John Goodman will forever be known by his friends, family and Plymouth Harbor neighbors as the king of conversation.
Goodman died Jan. 1, at 81 years old.
“He was knowledgeable and always asked probing questions,” says friend Joy McIntyre. “On Tuesday nights he would go to one particular (Plymouth Harbor) table and the woman who hosted it recently said, ‘Our table is flat without John.’ I said, ‘The world is flat without John.’”
McIntyre, who succeeded Goodman as president of the Sarasota Concert Association in 2013, first met him in 1987 at Boston University. Goodman was chairman of the university’s Department of Music Theory and Composition from 1971 to 1988.
The pair played several recitals together, with McIntyre singing and Goodman accompanying her on piano, an instrument he first started playing at the age of 3.
Goodman, a Kansas City, Mo., native, received his bachelor’s, master’s and doctorate degrees from Northwestern University, the Yale School of Music and Boston University, respectively.
After moving to Sarasota in 2002, he started attending Sarasota Concert Association shows. Within a year, he joined the board, and in 2005 he became president.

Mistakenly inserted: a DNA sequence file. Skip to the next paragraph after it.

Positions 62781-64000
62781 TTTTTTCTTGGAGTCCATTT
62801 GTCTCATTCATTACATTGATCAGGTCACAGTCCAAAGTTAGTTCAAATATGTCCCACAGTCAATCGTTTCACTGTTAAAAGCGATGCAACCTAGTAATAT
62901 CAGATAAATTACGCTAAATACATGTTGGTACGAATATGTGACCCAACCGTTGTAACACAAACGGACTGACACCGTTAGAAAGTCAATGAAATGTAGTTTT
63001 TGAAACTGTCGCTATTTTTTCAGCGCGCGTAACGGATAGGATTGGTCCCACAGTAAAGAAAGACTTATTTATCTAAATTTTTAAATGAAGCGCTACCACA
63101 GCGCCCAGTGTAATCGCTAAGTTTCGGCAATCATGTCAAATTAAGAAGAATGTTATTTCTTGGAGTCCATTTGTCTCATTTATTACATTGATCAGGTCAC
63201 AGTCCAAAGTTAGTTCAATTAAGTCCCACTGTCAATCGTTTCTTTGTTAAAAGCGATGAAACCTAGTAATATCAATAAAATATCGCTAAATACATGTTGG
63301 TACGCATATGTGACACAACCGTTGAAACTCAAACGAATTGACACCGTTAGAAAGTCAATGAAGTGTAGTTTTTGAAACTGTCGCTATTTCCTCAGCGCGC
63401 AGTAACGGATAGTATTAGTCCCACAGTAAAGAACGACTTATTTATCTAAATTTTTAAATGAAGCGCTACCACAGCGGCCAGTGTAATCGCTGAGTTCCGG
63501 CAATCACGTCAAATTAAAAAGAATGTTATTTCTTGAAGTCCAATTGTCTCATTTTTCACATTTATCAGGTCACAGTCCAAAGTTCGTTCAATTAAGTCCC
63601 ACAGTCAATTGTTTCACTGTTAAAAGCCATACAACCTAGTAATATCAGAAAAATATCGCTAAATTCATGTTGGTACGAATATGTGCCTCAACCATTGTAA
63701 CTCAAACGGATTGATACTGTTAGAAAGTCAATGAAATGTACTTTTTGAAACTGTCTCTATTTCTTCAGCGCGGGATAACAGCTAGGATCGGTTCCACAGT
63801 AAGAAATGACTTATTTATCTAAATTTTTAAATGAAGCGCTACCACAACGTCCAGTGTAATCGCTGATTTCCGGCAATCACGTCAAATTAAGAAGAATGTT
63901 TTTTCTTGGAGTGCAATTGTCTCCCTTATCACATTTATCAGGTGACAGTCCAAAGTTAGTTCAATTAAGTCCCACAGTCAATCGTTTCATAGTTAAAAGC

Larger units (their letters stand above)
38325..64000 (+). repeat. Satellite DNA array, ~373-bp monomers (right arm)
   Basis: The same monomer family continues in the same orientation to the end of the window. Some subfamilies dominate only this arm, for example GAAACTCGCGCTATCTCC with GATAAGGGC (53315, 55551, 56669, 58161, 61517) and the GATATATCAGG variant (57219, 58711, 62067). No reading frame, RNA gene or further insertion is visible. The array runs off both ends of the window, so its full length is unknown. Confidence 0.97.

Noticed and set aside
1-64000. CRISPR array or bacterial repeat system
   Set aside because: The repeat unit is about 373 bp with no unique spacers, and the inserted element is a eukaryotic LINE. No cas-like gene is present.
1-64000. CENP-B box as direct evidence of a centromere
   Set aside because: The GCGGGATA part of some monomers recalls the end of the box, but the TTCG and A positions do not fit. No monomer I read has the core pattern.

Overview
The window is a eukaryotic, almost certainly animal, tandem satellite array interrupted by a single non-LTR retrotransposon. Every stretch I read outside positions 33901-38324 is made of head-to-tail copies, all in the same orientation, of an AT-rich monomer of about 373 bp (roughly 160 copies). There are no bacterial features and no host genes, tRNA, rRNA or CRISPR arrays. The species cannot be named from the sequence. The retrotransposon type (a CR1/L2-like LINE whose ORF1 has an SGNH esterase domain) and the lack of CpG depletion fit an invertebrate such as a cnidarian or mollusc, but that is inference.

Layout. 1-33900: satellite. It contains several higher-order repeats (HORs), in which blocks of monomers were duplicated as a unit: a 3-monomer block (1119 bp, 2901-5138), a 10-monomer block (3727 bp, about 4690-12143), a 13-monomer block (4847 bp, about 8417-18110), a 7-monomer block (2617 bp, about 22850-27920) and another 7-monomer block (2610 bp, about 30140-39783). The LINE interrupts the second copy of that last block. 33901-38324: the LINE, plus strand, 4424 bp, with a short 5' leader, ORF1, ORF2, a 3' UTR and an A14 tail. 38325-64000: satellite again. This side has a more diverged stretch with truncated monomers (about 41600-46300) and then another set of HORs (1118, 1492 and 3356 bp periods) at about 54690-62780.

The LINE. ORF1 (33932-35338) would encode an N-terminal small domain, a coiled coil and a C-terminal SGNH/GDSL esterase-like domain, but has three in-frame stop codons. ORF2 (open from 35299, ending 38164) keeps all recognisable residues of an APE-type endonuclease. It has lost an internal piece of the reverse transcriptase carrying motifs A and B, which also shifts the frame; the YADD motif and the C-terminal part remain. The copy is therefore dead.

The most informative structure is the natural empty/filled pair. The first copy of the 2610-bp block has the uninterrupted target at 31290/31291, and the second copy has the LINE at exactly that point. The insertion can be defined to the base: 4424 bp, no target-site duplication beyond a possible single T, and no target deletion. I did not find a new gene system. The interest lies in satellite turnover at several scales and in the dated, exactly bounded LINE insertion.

Goodman was also involved with Sarasota Music Archives, for which he was president at the time of his death. It was through SMA that he hosted a popular lecture series on opera. The series will be renamed and continue in his honor as the John I. Goodman Performance and Lecture Series.
“He could lecture on anything,” McIntyre says. “On instrumental music, on vocal music … John knew it all.”
Goodman is survived by his sister, Marsha Soloff, his brother-in-law, Buddy Soloff, and nieces Hilarie Steinzeig and Wendy Bryan.
There will be a tribute to Goodman at 11:30 a.m. Jan. 24 at Selby Library's Geldbart Auditorium and a celebration of life at 2 p.m. Jan. 26 at the Plymouth Harbor's Wellness Center. Donations in memory of Goodman can be made to the Sarasota Music Archive or the Sarasota Concert Association.